04 September 2015
The 2015 harvest has begun in Montepulciano with the picking of the first grapes, and from there it will be on to the Prugnolo Gentile (the grape variety, a clone of the Sangiovese, used to make the Vino Nobile) when they ripen, anticipated for mid-September. It's still too early to say what kind of vintage it will be, in terms of both quality and quantity, but work in the vineyards has begun, and this year, as data from the Consorzio del Vino Nobile demonstrates, there are more women involved than ever before.
A woman's touch for the Nobile. Recent data has demonstrated how young people are increasingly involved in the production of the Vino Nobile in Montepulciano, and this year new data shows that women are represented in significant numbers as well. There are more and more women involved at all levels of wine production. Consider the producers themselves, the owners of the wineries: of the 75 Consorzio member wine producers, 16 are owned by women, and 11 are jointly run. That means a total of 36% of Consorzio wineries are run or co-run by women. Women are also well represented in marketing and sales roles: 25 wine producers, 33% of the total, employ women to fulfil these roles in Montepulciano. While the percentage of women employed as oenologists is not as impressive, it is nevertheless growing: 7 cellars are run by female oenologists (9% of the total). Regarding employees in general, working in the office, the cellar, or the vineyard, over 40% of the workforce is female. Employees at the Consorzio del Vino Nobile itself are mostly women (65%), while the Consorzio board of directors includes 3 women among its 12 representatives, one of whom is president of the promotions commission. One of the female Vino Nobile di Montepulciano producers is also among the founders of the Associazione Donne del Vino (Women's Wine Association).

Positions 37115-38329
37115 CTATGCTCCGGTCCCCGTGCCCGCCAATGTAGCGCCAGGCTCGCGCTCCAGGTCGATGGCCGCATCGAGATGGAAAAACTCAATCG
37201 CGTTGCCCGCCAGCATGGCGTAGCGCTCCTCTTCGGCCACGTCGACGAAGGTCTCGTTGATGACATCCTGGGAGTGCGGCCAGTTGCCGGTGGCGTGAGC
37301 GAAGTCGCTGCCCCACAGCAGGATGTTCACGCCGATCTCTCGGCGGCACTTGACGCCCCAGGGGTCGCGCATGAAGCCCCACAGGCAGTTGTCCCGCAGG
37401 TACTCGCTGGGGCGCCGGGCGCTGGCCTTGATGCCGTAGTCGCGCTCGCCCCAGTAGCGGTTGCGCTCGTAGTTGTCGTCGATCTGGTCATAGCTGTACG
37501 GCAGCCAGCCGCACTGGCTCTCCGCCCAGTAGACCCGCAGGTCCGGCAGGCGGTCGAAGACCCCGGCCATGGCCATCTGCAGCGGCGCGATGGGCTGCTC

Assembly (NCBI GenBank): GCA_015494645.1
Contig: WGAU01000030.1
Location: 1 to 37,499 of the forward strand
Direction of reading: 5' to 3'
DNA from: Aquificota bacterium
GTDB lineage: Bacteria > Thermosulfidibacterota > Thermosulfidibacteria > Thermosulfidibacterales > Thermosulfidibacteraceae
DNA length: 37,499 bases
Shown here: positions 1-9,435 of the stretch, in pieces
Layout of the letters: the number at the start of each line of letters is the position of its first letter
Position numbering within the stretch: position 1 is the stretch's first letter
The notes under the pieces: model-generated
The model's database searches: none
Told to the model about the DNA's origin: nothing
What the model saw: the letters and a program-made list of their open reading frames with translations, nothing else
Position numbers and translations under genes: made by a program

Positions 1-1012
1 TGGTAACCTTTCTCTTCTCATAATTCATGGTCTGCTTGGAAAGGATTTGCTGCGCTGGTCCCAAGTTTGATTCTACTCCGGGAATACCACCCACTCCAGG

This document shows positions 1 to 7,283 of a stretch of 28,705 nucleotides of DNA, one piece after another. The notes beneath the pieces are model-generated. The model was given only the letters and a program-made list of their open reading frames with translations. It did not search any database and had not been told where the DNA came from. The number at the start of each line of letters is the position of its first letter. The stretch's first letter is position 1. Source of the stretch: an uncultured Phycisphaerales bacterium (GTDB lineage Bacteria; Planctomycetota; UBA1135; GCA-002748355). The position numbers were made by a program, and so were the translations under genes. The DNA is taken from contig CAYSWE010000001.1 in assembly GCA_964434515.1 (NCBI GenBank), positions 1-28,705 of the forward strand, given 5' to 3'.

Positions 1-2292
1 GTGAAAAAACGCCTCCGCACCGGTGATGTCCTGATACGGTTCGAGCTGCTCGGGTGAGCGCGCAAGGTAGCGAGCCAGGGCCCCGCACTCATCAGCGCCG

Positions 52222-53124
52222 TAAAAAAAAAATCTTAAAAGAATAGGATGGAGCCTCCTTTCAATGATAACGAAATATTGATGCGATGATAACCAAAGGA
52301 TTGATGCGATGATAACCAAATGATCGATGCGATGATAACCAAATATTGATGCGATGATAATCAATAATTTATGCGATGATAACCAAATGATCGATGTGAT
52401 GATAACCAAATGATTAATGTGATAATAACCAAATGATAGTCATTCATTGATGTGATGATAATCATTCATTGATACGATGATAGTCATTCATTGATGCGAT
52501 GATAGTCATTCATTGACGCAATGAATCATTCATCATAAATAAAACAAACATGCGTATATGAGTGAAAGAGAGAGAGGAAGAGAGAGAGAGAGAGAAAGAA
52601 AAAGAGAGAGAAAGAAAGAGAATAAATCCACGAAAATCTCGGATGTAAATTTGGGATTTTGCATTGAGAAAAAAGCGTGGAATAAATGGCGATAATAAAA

Changes over time. These are significant figures, particularly when compared with the situation in the past. Compared to ten years ago, the number of women running wineries where the Vino Nobile is produced has grown by 15%, and there has been a 50% growth since 1980, the year the first DOCG denominations were issued (the Vino Nobile was the first ever wine to receive the designation). There have also been significant changes over time within the Consorzio itself regarding the appointment of women to institutional roles: there were no female wine producers on the Consorzio's board of directors at all until 1971, while for the last few years, a woman has been responsible for coordinating Consorzio activities.
Employees in the wine production sector in Montepulciano. Not including the 1,000 or so seasonal vineyard workers, the work force is made up of about 1,200 employees, 60% of whom are between 20 and 40 years old. This figure does not include related enterprises, such as printing, architecture firms, wine tourism, and so on, which together make up about 70% of the local economy.